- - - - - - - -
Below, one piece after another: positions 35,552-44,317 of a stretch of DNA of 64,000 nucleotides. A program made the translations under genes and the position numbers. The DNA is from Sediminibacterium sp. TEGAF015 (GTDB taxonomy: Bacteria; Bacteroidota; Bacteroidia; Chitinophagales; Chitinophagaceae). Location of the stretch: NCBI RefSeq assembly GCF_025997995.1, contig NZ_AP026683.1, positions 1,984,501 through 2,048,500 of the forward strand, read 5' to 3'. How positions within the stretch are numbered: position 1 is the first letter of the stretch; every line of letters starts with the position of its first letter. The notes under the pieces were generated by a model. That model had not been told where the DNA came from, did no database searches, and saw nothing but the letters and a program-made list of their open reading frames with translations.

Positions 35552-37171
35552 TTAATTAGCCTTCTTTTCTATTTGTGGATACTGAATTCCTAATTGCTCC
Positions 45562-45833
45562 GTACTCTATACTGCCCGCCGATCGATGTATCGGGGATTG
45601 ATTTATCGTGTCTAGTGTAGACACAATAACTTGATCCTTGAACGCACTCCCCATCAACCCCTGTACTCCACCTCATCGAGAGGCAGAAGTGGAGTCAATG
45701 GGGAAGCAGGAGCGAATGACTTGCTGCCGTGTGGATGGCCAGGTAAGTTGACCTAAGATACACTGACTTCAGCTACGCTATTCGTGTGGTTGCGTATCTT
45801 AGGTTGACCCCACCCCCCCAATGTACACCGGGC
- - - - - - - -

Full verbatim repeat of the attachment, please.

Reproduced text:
Below, one piece after another: positions 35,552-44,317 of a stretch of DNA of 64,000 nucleotides. A program made the translations under genes and the position numbers. The DNA is from Sediminibacterium sp. TEGAF015 (GTDB taxonomy: Bacteria; Bacteroidota; Bacteroidia; Chitinophagales; Chitinophagaceae). Location of the stretch: NCBI RefSeq assembly GCF_025997995.1, contig NZ_AP026683.1, positions 1,984,501 through 2,048,500 of the forward strand, read 5' to 3'. How positions within the stretch are numbered: position 1 is the first letter of the stretch; every line of letters starts with the position of its first letter. The notes under the pieces were generated by a model. That model had not been told where the DNA came from, did no database searches, and saw nothing but the letters and a program-made list of their open reading frames with translations.

Positions 35552-37171
35552 TTAATTAGCCTTCTTTTCTATTTGTGGATACTGAATTCCTAATTGCTCC
Positions 45562-45833
45562 GTACTCTATACTGCCCGCCGATCGATGTATCGGGGATTG
45601 ATTTATCGTGTCTAGTGTAGACACAATAACTTGATCCTTGAACGCACTCCCCATCAACCCCTGTACTCCACCTCATCGAGAGGCAGAAGTGGAGTCAATG
45701 GGGAAGCAGGAGCGAATGACTTGCTGCCGTGTGGATGGCCAGGTAAGTTGACCTAAGATACACTGACTTCAGCTACGCTATTCGTGTGGTTGCGTATCTT
45801 AGGTTGACCCCACCCCCCCAATGTACACCGGGC